Detroit has become the poster child for urban decay. How can it build an economy that will survive and thrive in a post-industrial world?
For decades, Detroit has been a mono-economy city, focused on the automobile industry. The region is still very automotive-centered. Both domestic and international automakers have a presence in the Detroit metro region, including two automakers still within the city itself.
There is an opportunity to build on that — for example, by focusing on R&D as it relates to the auto industry and supporting existing small businesses and suppliers. But at the same time, we need to support creating new small businesses and suppliers as part of the larger regional economy.
One of the tenets of Detroit Future City is that it’s not so much about the land use as it is about the city’s larger strategy for economic growth. The key is to build that economic growth within the city limits, so that there’s more revenue generated in the city and for the city — and more opportunities for Detroiters to be employed within the city.
Remember, while Detroit has lost more than 60% of its population since its peak in 1950, it’s experienced an even higher percentage of employment losses. We still have many more residents than we have jobs for them. We need to rebalance the ratio of jobs to residents of the city.
As a great step forward. Goldman Sachs just identified Detroit for its 10,000 Small Businesses program. That will link local Detroit businesses to supportive services and access to capital and capacity for growth.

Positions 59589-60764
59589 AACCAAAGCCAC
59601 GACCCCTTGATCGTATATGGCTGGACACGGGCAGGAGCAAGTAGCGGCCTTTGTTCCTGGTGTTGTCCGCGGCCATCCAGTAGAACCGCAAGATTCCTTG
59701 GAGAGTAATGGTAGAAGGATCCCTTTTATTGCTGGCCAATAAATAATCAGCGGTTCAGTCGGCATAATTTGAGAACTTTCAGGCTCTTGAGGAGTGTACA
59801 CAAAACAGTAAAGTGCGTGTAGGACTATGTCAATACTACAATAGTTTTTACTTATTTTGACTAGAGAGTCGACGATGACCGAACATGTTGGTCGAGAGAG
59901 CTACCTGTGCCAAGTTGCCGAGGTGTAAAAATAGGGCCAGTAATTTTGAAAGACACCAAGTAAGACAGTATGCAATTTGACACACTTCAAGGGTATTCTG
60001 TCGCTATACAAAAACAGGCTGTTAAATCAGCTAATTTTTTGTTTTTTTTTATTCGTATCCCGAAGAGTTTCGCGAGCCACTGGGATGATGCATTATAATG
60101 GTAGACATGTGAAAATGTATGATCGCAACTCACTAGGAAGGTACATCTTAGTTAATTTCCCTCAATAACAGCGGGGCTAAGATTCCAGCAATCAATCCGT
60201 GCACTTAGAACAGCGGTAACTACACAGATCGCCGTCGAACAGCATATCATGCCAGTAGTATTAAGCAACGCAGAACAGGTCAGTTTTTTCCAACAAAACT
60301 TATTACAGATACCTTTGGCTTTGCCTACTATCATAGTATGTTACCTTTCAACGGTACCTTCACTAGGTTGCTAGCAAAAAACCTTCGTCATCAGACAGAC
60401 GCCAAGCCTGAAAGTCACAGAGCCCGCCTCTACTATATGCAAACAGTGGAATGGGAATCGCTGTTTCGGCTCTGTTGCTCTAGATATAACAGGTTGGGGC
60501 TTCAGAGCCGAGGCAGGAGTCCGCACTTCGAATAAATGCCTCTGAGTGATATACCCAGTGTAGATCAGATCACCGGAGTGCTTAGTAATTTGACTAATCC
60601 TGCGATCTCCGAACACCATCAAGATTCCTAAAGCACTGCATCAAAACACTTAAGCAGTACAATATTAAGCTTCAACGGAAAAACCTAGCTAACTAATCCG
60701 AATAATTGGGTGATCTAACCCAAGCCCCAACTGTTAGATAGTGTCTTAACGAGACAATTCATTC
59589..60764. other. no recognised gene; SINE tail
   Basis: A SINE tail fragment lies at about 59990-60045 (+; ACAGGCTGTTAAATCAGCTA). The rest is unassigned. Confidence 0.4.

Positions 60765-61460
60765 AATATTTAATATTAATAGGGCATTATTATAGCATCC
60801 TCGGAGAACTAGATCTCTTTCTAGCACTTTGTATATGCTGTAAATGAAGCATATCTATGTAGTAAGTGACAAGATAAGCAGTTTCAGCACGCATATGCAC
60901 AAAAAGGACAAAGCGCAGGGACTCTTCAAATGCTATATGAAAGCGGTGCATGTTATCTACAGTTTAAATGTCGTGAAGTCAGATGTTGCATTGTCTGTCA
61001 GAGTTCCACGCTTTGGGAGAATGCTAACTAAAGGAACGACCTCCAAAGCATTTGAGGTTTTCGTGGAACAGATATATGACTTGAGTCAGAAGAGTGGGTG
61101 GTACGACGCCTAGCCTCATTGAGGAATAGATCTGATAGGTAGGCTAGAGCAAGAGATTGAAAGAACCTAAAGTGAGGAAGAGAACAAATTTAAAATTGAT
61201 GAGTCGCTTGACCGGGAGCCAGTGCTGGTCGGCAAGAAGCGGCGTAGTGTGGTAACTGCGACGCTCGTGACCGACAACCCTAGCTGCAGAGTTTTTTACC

How can Detroit become a meaningful player in the new global economy?
Well, Detroit has always been a member of the global economy as a real driver of the automobile industry. And that industry has never left the region. Parts of it have left the city, but not the region.
So Detroit is still an important international hub for the automotive industry, with international and domestic businesses located in the region.
What we want to remind people is that we need to re-root some of this industry back into the city itself. Detroit has some of the largest educational institutions in the region, as well as companies, including GM’s headquarters. That keeps Detroit as a viable place for continuing to attract business to the region and the city.
And how does your plan try to bring jobs back to Detroit?
One way is through supporting local entrepreneurship, because we believe that entrepreneurship creates a substantial amount of jobs. We’re also focusing on education. When we visited our sister city of Torino, Italy, another auto-industry town, we found it impressive that the educational sector of R&D there related to the innovation and technologies that create new advancements in the automotive sector. We can do the same with Detroit’s education system; it’s a great opportunity to link back to that larger auto industry.